Let’s say you have your laptop and you need to get online, but you don’t trust a public wireless network such as at Starbucks or McDonalds and you don’t otherwise have access to an Ethernet cable; for some people, to the tune of about 100 million devices, the answer to this dilemma is to use a mobile broadband modem in the form of a USB dongle to access the Internet via a cellular network. But in the Black Hat USA presentation, “Attacking mobile broadband modems like a criminal would,” Andreas Lindh explained how easily attackers can remotely exploit multiple security vulnerabilities in many of those devices.
Most mobile broadband modems, sometimes referred to as connect cards or data cards, are made by Huawei and ZTE. Those manufacturers sell many of the devices to wireless carriers who then resell the modems to their customers. The modems usually run embedded Linux and work in manner similar to Wi-Fi routers; but unlike regular routers, these modems are meant to be plugged into a USB port and be used by a single user.
The modem has an embedded web server that is used to configure the device. Since the administration web page cannot be accessed wirelessly, not much attention has been focused on securing this server. In fact, there isn’t even a password to protect the admin page.
Although there has been research into vulnerabilities and how to exploit these devices in the past, the attacks were so complex that they required substantial skills and effort to pull off. Lindh, who works for ISecure Sweden, said there are much easier ways to profit from attacking the modems.
“Criminals like the easiest way. Their objective is to get paid. This is the path of least resistance. They’re going to take the path of least resistance,” Lindh said before adding, “And these attacks have great potential for paying off.”
One of those attacks would allow an attacker to change the settings on the modem. Although the user may not be able to see the pre-installed profile for how the device will connect, Lindh said an attacker could still change those settings. “I’m actually able to modify the network settings of the modem,” Lindh told Tech Page One. “Just by having users go into a webpage, I can alter the DNS settings. If I can do that, I can point them to my own DNS and then control where they go on the Internet.”
An attacker could use a DNS poisoning attack to direct a user toward a site that appeared to be Facebook, but wasn’t, in order to grab the victim’s credentials. Lindh said, “Or, if I want to make it really easy for myself, I can just get paid for sending people to ads.”
An attacker could create a persistent backdoor in several ways. One is by “spoofing the server that the modems use to download firmware updates” and installing malicious firmware. “Exploiting cross-site scripting (XSS) vulnerabilities in the modems’ administrative interfaces” would allow malicious code to be stored in the modem’s configuration to provide an attacker with continued access. Another way an attacker could setup a stealthy backdoor into the victim’s modem is via exploiting SMS functionality to implant malicious code.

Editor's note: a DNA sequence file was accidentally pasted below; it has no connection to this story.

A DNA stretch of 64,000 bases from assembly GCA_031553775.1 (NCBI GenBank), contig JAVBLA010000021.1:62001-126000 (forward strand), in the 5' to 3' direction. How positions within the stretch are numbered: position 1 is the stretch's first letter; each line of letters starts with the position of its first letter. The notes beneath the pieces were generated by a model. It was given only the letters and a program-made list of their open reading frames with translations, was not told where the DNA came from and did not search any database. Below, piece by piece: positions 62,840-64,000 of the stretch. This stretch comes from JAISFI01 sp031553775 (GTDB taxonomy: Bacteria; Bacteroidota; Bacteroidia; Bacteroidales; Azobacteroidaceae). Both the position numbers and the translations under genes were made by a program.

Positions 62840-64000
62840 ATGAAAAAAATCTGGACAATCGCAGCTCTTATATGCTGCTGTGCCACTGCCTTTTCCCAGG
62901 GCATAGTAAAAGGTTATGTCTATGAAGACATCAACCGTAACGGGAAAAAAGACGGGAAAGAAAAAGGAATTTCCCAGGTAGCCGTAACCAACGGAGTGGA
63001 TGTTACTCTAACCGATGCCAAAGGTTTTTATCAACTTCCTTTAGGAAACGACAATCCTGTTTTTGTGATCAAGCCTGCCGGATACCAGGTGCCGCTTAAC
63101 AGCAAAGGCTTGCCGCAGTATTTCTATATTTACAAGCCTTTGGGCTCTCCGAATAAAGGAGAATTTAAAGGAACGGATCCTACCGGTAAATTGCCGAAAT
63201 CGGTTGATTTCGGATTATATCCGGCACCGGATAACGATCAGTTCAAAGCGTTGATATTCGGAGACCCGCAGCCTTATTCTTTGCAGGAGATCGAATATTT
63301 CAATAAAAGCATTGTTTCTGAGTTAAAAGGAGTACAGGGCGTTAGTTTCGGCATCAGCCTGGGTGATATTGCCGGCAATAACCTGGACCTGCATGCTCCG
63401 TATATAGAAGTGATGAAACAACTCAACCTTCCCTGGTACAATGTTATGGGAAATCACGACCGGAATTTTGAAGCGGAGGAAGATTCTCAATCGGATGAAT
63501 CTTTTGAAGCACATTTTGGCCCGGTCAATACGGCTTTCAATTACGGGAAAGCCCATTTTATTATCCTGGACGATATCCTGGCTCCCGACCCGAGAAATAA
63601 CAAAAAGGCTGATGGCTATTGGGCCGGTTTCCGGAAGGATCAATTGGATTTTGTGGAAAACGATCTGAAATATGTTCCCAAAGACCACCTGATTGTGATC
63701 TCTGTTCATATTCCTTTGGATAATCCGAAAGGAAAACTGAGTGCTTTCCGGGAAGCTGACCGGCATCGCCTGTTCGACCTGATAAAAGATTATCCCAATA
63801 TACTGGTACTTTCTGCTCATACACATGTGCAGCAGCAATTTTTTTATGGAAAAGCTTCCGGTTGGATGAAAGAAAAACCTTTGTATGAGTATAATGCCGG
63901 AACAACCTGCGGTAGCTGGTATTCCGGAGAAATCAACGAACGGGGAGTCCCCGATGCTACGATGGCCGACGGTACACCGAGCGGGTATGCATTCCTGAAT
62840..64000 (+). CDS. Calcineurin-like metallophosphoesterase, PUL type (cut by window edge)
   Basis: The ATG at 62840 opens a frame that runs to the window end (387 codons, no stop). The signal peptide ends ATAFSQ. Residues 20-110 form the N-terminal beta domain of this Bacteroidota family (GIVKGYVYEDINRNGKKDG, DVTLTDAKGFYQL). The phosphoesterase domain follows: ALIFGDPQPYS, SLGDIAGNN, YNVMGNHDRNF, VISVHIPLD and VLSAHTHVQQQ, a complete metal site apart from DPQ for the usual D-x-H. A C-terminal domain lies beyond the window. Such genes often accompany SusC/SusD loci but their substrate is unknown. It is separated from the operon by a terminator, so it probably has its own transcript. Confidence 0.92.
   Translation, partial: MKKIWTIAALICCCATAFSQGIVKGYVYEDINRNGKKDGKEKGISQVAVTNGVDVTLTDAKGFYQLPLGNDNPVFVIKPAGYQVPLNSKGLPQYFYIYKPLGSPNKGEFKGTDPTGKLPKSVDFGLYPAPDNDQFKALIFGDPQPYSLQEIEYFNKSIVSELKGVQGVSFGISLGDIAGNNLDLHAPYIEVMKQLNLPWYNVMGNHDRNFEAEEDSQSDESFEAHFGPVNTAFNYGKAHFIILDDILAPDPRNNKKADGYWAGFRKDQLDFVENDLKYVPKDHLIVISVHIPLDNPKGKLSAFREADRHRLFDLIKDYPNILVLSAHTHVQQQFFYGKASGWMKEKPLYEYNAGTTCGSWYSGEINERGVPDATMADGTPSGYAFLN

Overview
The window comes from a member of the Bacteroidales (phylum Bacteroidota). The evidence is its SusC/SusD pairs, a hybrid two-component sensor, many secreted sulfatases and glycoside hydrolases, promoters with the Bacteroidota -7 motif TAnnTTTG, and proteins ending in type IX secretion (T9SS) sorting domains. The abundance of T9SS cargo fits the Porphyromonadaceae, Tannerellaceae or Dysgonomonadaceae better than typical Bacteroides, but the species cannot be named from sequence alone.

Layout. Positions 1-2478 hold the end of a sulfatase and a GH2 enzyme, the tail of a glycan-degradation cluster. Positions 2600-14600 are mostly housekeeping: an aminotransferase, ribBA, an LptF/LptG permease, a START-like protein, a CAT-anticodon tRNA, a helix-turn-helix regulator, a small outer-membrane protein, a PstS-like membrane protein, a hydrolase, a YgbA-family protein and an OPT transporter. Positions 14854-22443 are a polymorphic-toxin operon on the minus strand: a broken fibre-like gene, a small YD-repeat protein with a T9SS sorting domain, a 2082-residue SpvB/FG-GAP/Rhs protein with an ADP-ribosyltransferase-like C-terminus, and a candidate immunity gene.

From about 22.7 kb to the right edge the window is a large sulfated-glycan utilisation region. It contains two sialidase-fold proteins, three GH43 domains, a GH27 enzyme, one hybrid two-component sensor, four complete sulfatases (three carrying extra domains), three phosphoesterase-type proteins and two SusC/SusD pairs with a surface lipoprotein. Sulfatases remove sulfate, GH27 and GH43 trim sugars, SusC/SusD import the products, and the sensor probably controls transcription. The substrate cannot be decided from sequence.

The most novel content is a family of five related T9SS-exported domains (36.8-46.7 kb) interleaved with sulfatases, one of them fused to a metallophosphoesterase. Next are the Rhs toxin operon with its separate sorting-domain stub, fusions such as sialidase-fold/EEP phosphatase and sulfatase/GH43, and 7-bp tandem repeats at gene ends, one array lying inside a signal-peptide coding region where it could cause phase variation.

Lindh believes that criminals will most likely attack the SMS functionality in the modem. He said, “These devices are basically just cell phones that you can’t make a call with. SMS definitely will be abused. There’s a million ways to do this.”
Attackers could exploit SMS functionality to steal personal data or to send SMS to a premium-rate number controlled by the attacker. Several years ago, F-Secure’s Mikko Hypponen explained this type of premium-rate SMS fraud in a Black Hat presentation titled, “You will be billed $90,000 for this call.”
Lindh advised people not to underestimate these risks because, bottom line, a criminal wants paid and will take the easiest path to that pay day. “The update model is utterly broken for these modems,” he said. “The vendors have to do one patch for each carrier, then the carrier has to decide whether to send it to their users and the users have to decide whether to install it. Most of these devices will never be patched.”
On the same day of Lindh’s Black Hat presentation, Huawei released a security advisory and updated software fixes for Huawei HiLink E3236 and E3276 as the devices are vulnerable to cross-site request forgery (CSFR) attacks.
Attackers can create a website that contains malicious scripts and lure E3236 and E3276 users to the website. After users visit the website and execute the malicious scripts, the malicious scripts can send illegitimate posts from the computers of the users to change the configurations or use the functions of the E3236 and E3276.
After crediting Lindh for finding the vulnerability, Huawei said it “is not aware of any malicious use of the vulnerability described in this advisory.” There is no temporary fix, so customers are advised to contact Huawei to request the upgraded software that contains the fix.